where [R.sub.1] and [R.sub.2] are the equivalent curvature radius of the two hemispheres, [k.sub.1] and [k.sub.2] satisfy the equation [k.sub.1]=(1-[v.sup.2.sub.1])/([pi][E.sub.1]), [k.sub.2]=(1-[v.sup.2.sub.2])/([pi][E.sub.2]), which [E.sub.1] and [E.sub.2] are the elastic modulus of two contact materials, [v.sub.1] and [v.sub.2] are the corresponding Poisson ratio.

Then the relation between normal load p and normal contact deformation [delta] can be given as:

[mathematical expression not reproducible] (2)

[k.sub.1] + [k.sub.2]= [1/[[pi]E], (3)

where E is the equivalent elastic modulus of the two materials and it satisfies:

E = (1 - [v.sub.1.sup.2])/[E.sub.1] + (1 - [v.sub.2])/[E.sub.2].

Substituting from equation (3) into equation (2), we obtain:

[mathematical expression not reproducible] (4)

where [p.sub.e] is complete elastic contact load.

The normal contact stiffness [k.sub.e] of two asperities is given as:

[mathematical expression not reproducible] (5)

Substituting [p.sub.e] from equation (4) into the equation above,

[mathematical expression not reproducible] (6)

We will discuss two cases as following, one is [R.sub.1]<[R.sub.2], and the other is [R.sub.1] = [R.sub.2]. Obviously, the case of [R.sub.1] > [R.sub.2] is similar to the one of [R.sub.1] < [R.sub.2]. The occasion of [R.sub.1] << [R.sub.2] is similar to the contact between an asperity and a flat plane [37].

I. When [R.sub.1] < [R.sub.2], because the deformation of the smaller hemisphere is stronger than the other during contacting, we choose the sectional area of the smaller one. Based on the geometrical relationship of asperities before deformation, we consider [R.sub.1] >> [delta], we can get:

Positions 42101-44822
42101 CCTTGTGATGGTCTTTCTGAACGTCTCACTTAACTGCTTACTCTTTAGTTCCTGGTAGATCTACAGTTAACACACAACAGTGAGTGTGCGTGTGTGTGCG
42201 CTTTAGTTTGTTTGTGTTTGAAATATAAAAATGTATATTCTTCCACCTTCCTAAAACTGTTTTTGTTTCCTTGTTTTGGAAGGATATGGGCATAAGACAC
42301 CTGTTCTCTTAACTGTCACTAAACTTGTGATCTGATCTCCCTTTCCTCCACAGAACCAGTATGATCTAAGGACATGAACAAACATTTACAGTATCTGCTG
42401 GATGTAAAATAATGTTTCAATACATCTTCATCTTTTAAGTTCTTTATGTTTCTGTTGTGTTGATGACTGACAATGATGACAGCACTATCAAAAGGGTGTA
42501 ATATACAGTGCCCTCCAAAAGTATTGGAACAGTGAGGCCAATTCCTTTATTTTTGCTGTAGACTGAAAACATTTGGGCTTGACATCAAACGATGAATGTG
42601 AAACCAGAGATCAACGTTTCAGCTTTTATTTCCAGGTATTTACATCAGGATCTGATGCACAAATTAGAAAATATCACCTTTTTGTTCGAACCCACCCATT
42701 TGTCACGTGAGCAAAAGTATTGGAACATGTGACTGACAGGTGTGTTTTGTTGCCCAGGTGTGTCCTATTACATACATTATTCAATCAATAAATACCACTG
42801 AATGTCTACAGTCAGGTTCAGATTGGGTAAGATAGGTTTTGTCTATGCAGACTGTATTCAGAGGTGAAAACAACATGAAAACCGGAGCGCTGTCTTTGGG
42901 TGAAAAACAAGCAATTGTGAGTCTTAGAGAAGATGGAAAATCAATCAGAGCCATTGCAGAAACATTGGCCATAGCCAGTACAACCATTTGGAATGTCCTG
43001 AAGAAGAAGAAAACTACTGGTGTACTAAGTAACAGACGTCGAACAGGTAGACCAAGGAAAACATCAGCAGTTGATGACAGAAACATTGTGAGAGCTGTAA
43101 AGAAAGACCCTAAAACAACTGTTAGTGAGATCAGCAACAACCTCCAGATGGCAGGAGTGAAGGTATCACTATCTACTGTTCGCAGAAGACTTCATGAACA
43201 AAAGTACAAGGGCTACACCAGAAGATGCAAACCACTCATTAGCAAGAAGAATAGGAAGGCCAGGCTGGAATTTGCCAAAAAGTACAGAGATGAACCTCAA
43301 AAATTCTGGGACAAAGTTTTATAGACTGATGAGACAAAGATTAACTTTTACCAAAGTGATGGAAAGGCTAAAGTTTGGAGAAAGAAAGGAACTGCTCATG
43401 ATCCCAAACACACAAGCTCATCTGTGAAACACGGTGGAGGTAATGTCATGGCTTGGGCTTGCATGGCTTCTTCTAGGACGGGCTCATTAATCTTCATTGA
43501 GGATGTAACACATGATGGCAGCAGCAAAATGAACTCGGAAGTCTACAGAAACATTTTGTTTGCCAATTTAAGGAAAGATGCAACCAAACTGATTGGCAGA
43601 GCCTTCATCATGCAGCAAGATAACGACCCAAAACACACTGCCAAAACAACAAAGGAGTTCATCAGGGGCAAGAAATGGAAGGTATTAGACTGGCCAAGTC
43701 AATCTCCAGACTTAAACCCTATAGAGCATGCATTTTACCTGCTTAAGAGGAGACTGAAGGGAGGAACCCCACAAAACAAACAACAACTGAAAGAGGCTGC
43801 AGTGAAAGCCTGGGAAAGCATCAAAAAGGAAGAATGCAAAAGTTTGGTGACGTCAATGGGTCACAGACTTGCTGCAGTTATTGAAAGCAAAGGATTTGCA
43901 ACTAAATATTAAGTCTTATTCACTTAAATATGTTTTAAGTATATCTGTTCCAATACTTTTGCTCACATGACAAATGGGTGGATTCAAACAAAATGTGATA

a' = 2[pi][R.sub.1][delta], (7)

where a' is sectional area of micro-contact with curvature radius [R.sub.1]. So the normal contact deformation can be given as:

[delta] = [a/[2[pi][R.sub.1]]]. (8)

Using 8 from equation (8) into equation (6), we obtain:

[mathematical expression not reproducible] (9)

2.1.2. Perfectly plastic deformation stage

When [delta] [greater than or equal to] 76 .4[[delta].sub.c] the contact of asperities entry a range of complete plastic deformation, where [S.sub.c] is the critical deformation when micro contact turns from perfectly elastic stage to elastic-plastic transition deformation. Depending on the fully plastic deformation mechanism, we can express the contact load as [37] :

[p.sub.p] = 2H[pi]R[delta]. (10)

The critical deformation [[delta].sub.c] for the inception of plastic contact is given by [33, 34]:

[mathematical expression not reproducible] (11)

where R is the equivalent radius of curvature, H is the hardness of soft material, both of H and Y satisfy H = 2.8Y in which Y is the yield strength of softer materials, k is the hardness coefficient whose value is associated with the Poisson Ratio and k = 0.454+ 0.41v.

2.1.3. The elastic-plastic transition deformation stage

When [[delta].sub.c] [less than or equal to] [delta] [less than or equal to] 76.4 [[delta].sub.c], the contact is in the stage of elastic-plastic transition deformation. The contact load of this stage is given as [39]:

Now substituting equation (17) and (12) into equation (5), the normal contact stiffness can be expressed as: